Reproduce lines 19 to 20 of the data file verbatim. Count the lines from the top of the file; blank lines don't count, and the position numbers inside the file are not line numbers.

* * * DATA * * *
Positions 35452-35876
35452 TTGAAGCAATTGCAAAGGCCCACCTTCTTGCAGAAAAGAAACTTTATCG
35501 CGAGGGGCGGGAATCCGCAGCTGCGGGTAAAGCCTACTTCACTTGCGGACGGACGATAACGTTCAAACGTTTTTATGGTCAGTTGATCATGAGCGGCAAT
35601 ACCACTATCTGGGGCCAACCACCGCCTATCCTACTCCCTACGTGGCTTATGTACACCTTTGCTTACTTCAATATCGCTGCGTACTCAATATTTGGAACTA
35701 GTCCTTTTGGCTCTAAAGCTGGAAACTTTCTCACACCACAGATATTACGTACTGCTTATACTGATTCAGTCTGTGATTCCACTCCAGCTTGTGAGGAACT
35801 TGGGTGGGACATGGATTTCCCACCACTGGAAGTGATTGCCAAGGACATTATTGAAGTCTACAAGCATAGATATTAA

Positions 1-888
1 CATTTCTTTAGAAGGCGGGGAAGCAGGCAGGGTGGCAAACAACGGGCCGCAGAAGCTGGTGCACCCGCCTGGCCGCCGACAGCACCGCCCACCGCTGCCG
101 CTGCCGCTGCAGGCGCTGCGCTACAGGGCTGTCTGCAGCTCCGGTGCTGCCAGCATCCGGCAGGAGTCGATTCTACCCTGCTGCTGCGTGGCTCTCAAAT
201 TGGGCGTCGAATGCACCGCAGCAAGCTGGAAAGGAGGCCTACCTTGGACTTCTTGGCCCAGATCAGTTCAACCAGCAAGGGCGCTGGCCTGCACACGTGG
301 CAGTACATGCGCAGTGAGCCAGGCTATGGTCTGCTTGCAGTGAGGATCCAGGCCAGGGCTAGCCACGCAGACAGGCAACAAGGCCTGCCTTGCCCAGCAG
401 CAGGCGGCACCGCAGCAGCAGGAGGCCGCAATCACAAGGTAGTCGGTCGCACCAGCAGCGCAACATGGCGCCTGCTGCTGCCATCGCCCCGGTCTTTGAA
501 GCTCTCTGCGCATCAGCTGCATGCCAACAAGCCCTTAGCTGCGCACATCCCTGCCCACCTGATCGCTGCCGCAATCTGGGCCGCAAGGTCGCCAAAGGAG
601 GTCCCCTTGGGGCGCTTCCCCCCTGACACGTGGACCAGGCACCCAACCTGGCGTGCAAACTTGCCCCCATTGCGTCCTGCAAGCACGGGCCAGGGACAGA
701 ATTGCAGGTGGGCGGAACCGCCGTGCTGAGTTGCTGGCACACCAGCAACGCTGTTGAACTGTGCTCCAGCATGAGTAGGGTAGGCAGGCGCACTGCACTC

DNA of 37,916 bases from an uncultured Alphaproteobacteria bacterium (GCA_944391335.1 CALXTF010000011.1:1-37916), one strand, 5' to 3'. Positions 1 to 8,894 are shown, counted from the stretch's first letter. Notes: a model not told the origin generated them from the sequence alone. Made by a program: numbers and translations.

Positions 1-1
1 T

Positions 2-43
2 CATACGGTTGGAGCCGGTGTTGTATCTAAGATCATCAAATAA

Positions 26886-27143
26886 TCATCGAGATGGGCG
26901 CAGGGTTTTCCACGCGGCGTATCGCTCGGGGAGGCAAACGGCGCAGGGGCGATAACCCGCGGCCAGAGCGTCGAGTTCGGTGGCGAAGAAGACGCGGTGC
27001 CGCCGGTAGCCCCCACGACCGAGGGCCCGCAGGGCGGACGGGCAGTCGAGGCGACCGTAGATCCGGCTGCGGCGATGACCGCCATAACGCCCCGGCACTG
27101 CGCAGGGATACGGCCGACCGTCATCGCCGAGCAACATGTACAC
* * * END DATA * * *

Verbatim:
Positions 2-43
2 CATACGGTTGGAGCCGGTGTTGTATCTAAGATCATCAAATAA